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Can a cpu undervolt affect memory stability?

 
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post #1 of 4 (permalink) Old 06-11-2020, 02:54 PM - Thread Starter
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Can a cpu undervolt affect memory stability?

I've had my TR3990x stable for sometime, with a mild negative vcore offset of -.025v. Now attempting to memory overclock from 3200mhz to 3600mhz. It seems the system is stable if I remove the negative voltage offset on the cpu. I didnt think vcore would affect the IMC. Has anybody else experienced this?

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post #2 of 4 (permalink) Old 06-14-2020, 04:22 PM
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is it black screening, blue screen, rebooting, lockup?

Are specific tasks causing the issue more often than others? Different tasks will use more cpu than others despite both showing 100% usage.

Since the IF is linked to the ram speed, I suppose there could be undervolting because there is more being processed per core and the volt drop may be worse. It could also be solved by changing LLC settings if thats the case.

I don't have one, so I have to guess.

More info would help.
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post #3 of 4 (permalink) Old 06-18-2020, 12:16 AM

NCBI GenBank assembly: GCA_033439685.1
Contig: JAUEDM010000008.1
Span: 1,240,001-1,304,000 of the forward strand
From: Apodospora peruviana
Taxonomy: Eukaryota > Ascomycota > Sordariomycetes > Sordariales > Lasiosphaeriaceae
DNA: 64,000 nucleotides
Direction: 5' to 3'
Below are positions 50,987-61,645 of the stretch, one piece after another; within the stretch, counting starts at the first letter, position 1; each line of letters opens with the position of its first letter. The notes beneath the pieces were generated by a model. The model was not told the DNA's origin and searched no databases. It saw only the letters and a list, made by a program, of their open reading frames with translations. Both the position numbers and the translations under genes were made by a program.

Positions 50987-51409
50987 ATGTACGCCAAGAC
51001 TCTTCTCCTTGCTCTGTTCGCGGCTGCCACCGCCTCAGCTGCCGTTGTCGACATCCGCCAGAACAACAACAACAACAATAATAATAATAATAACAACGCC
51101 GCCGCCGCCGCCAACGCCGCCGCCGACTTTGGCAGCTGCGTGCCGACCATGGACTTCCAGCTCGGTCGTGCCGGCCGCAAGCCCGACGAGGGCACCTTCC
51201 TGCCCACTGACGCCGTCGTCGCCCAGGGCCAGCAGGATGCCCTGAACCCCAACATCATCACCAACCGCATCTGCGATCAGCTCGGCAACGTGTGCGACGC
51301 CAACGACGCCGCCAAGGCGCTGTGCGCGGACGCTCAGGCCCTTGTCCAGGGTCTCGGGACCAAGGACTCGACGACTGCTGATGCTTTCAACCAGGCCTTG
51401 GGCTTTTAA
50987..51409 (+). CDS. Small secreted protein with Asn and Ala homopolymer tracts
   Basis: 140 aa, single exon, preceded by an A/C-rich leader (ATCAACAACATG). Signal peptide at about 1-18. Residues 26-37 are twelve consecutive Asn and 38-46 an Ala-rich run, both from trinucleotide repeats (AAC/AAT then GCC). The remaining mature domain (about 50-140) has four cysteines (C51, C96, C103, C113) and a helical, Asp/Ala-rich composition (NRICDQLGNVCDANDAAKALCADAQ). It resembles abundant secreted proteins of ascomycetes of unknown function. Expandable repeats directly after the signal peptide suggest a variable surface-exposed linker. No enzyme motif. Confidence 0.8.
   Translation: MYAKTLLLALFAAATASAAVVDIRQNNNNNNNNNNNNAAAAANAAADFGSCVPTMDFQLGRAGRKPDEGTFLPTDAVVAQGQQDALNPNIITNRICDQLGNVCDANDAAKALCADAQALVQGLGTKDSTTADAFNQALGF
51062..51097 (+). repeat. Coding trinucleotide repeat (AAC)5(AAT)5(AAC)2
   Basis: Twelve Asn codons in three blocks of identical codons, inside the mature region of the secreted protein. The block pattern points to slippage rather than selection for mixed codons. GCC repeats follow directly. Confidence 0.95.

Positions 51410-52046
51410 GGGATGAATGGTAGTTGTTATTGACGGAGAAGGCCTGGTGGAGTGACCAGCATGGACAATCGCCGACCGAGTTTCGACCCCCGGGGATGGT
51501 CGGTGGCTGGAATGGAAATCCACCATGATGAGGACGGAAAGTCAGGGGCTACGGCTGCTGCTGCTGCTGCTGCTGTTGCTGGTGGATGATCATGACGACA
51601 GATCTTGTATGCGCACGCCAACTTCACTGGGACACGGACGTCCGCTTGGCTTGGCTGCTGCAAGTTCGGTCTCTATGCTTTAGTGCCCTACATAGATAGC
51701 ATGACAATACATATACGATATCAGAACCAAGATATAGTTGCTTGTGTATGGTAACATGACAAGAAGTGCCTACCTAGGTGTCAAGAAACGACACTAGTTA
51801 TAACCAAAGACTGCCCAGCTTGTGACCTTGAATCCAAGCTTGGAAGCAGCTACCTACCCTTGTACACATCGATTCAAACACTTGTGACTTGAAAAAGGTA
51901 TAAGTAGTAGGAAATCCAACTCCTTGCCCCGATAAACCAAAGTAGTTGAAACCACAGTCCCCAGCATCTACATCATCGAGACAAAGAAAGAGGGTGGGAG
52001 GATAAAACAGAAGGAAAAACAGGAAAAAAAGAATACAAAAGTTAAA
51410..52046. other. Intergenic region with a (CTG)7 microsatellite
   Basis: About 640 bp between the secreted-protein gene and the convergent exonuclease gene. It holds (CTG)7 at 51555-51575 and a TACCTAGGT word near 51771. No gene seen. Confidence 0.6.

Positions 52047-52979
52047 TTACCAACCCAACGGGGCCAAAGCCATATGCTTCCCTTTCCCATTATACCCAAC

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. When you overclock RAM, you alleviate a bottleneck in scenarios with a high cache miss rate (such as gaming especially). This puts further stress onto the CPU. It means that your CPU undervolt wasn't truly stable.
Now for your direct question, no, a vcore undervolt will not effect memory stability itself. That is, if your memory is truly stable after overclocked/tightened, a CPU overclock or vcore undervolt won't effect it.
Best practice in my experience is to keep CPU at stock/stable settings, overclock/tighten the ram, then once happy with the ram and verified stable (with ram tests, I prefer karhu), begin the CPU over clocking.
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post #4 of 4 (permalink) Old 06-18-2020, 12:36 AM
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Quote: Originally Posted by waltdanger View Post
. When you overclock RAM, you alleviate a bottleneck in scenarios with a high cache miss rate (such as gaming especially). This puts further stress onto the CPU. It means that your CPU undervolt wasn't truly stable.
Now for your direct question, no, a vcore undervolt will not effect memory stability itself. That is, if your memory is truly stable after overclocked/tightened, a CPU overclock or vcore undervolt won't effect it.
Best practice in my experience is to keep CPU at stock/stable settings, overclock/tighten the ram, then once happy with the ram and verified stable (with ram tests, I prefer karhu), begin the CPU over clocking.
Oh my friend, I can firmly understand your standpoint and agree with it. Have I ever done so at present is a different question. I think I've been very fortunate with my setups and as such did not need to do so, or maybe I can get more and don't even know it. Anyway, I firmly agree with what you say and it is by all means the best way to go about it.

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